Date: November 2, 2011

Author: JT

Tags: , , , , ,

Comments Off on What I’ve Read Lately: The B2B Executive Playbook

What I’ve Read Lately: The B2B Executive Playbook

“The B2B Executive Playbook”
by: Sean Geehan
ISBN: 1-57860-446-X
ISBN-13: 978-1-57860-446-3

jtpedersen_B2B Executive Playbook_review

First and foremost, The B2B Executive Playbook really resonated well with me.  With two decades in the software industry, most of that time in customer-facing roles, it validated much of my own experience and thoughts.

Think of B2B as a complement to Jim CollinsGood to Great.  It is similarly easy to read and well-researched, with plenty of examples.  In B2B, Geehan focuses on how B2B companies need to engage with their customers, different from B2C companies.

SPPG is the acronym—and the goal—Geehan uses throughout the book—Sustainable, Predictable, and Profitable Growth.

Here’s a classic situation:  You work for a large company (e.g. $1B+), your industry marketing efforts are end-user focused; you hold focus groups; develop your products to solve their needs; and, do a good job at it.  Then  your key customer(s) drop you to go elsewhere. Why? What happened?  You delivered everything they wanted!

imageThe crux of the problem is that B2B differs markedly from B2C.   In B2C, the consumer is end user, influencer, purchasing, and decision maker, all rolled into one.  In B2B, end users have very little control over the decision-making processes of most B2B companies.

So, What Happened?  While racing to make products interesting to end users—which are quite often personally focused and extremely tactical in nature—the needs of the decision makers were ignored—if ever specifically considered at all.

We have all heard about the need to become our customers’ ‘go to’ person, their troubleshooter, later their trusted adviser, and perhaps ultimately their ‘partner.’  Here’s a clue:

Success doesn’t come by befriending every end user in a B2B organization.

The B2B Executive Playbook is just that: It is a straight-forward discussion of:

  • The importance of executive customer involvement;
  • How to engage executive customers;
  • How to plan relationship development;
  • How to get executive customers to truly collaborate with your leadership team; and, ultimately
  • How to grow both the executive customer relationships driving your own bottom line.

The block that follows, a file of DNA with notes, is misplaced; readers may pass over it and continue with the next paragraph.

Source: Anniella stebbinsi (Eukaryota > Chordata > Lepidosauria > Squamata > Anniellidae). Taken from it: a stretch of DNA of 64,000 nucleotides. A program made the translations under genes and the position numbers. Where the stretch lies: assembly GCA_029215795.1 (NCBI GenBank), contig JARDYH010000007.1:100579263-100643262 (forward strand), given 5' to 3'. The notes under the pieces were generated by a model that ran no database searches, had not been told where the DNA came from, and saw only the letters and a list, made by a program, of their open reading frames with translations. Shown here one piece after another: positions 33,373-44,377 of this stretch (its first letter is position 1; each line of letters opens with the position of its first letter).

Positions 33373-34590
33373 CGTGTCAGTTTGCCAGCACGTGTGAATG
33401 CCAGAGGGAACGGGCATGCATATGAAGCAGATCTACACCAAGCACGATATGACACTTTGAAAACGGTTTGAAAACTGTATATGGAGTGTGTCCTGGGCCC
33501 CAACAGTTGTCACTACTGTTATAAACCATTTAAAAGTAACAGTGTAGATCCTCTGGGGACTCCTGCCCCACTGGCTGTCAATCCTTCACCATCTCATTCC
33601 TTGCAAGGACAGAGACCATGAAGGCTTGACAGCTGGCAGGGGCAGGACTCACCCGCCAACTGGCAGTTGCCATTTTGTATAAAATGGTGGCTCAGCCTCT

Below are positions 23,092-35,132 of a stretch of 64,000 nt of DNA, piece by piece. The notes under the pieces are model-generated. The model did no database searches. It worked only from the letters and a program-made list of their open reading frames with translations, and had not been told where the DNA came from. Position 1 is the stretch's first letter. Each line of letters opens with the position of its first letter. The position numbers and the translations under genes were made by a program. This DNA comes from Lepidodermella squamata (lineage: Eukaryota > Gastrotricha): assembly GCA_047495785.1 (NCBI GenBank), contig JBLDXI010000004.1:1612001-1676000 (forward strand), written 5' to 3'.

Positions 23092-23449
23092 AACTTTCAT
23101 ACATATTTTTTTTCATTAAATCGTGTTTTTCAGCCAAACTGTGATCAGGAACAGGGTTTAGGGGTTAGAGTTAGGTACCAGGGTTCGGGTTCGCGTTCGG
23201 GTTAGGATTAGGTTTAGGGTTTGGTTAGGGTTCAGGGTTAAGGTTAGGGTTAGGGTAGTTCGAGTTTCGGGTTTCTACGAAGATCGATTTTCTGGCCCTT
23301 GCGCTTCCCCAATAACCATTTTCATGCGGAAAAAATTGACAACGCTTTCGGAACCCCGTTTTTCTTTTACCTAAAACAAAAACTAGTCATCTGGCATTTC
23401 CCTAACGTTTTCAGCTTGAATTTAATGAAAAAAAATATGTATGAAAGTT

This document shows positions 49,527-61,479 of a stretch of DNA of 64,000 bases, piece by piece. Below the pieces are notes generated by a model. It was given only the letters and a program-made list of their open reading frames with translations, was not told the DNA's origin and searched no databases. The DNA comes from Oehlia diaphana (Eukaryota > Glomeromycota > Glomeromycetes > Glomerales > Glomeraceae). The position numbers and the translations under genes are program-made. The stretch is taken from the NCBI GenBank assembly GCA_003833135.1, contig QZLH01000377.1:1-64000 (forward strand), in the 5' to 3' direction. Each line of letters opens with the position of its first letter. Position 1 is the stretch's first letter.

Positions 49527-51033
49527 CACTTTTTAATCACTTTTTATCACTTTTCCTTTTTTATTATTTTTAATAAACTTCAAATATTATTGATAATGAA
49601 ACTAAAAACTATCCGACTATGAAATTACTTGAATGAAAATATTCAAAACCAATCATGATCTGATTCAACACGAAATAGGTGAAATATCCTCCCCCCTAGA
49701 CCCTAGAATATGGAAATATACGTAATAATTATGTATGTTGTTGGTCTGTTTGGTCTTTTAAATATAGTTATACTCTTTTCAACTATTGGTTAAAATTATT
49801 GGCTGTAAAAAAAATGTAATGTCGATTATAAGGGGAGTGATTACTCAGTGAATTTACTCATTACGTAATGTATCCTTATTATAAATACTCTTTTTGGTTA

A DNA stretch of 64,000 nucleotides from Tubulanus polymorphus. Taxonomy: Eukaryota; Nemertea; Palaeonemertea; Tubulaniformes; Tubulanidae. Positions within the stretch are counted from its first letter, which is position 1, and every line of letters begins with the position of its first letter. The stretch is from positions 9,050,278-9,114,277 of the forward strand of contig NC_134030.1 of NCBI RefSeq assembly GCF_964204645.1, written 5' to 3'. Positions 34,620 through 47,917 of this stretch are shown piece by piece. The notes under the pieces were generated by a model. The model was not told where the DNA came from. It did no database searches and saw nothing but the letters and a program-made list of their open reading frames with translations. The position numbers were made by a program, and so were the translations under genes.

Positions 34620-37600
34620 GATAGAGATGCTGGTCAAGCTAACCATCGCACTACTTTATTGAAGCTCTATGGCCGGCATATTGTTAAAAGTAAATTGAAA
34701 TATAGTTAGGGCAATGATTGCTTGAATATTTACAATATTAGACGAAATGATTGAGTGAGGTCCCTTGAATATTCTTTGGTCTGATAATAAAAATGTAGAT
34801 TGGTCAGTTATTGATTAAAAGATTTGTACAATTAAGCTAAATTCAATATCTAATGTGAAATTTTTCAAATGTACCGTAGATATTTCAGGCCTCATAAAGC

In a business where the software ‘demo’ reigned king, I have been involved in $ Million dollar software deals where software ‘demos’ never even happened.  The customer interaction was purely driven based on a relationship and our ability to solve the decision maker’s needs.

Here’s one of the core points Geehan drives home:  Executive customers (e.g. that 20% driving 80% of your revenue) need to be directly engaged, on a regular basis, with your senior leadership team.  Doing so lets your executive customers feel involved…further cementing your relationship with them; decreasing the chance they’ll leave.  At the same time, your senior leadership team gets to hear, from the folks approving expenditures, what it is they need and where the market is going.

This serves to align the leadership team, avoid turf wars, and internal conflict.  It also helps ensure your organization delivers the products, the services, that the decision makers need—the proper target for your efforts.

For the CEO, it also has the benefit of increasing your own credibility, since everyone understands the basis for your own decisions (it’s not just ‘you’ coming up with a new idea following a single customer visit).

Who needs to read this book? 

  • B2B CEOs….
    and their senior leadership team(s).  If you’re trying to evolve your own executive customer relationships, and struggling, B2B provides a constructive path for you to consider following.
  • B2B Leaders…
    struggling with ‘deal size growth.’  This approach can help provide the platform for helping your business go from 6-figure sales to 7-figure.  Or from 7- to 8-figure, or…
  • Junior Sales Team Members…
    Who want to quickly gain a broader view of the importance of executive customer engagement.  And, why the demo scheduled next week has its place but isn’t the ‘high point’ of the sales process.

 

(disclaimer: Advance copy provided in consideration for review without remuneration)

Comments are closed.

%d bloggers like this: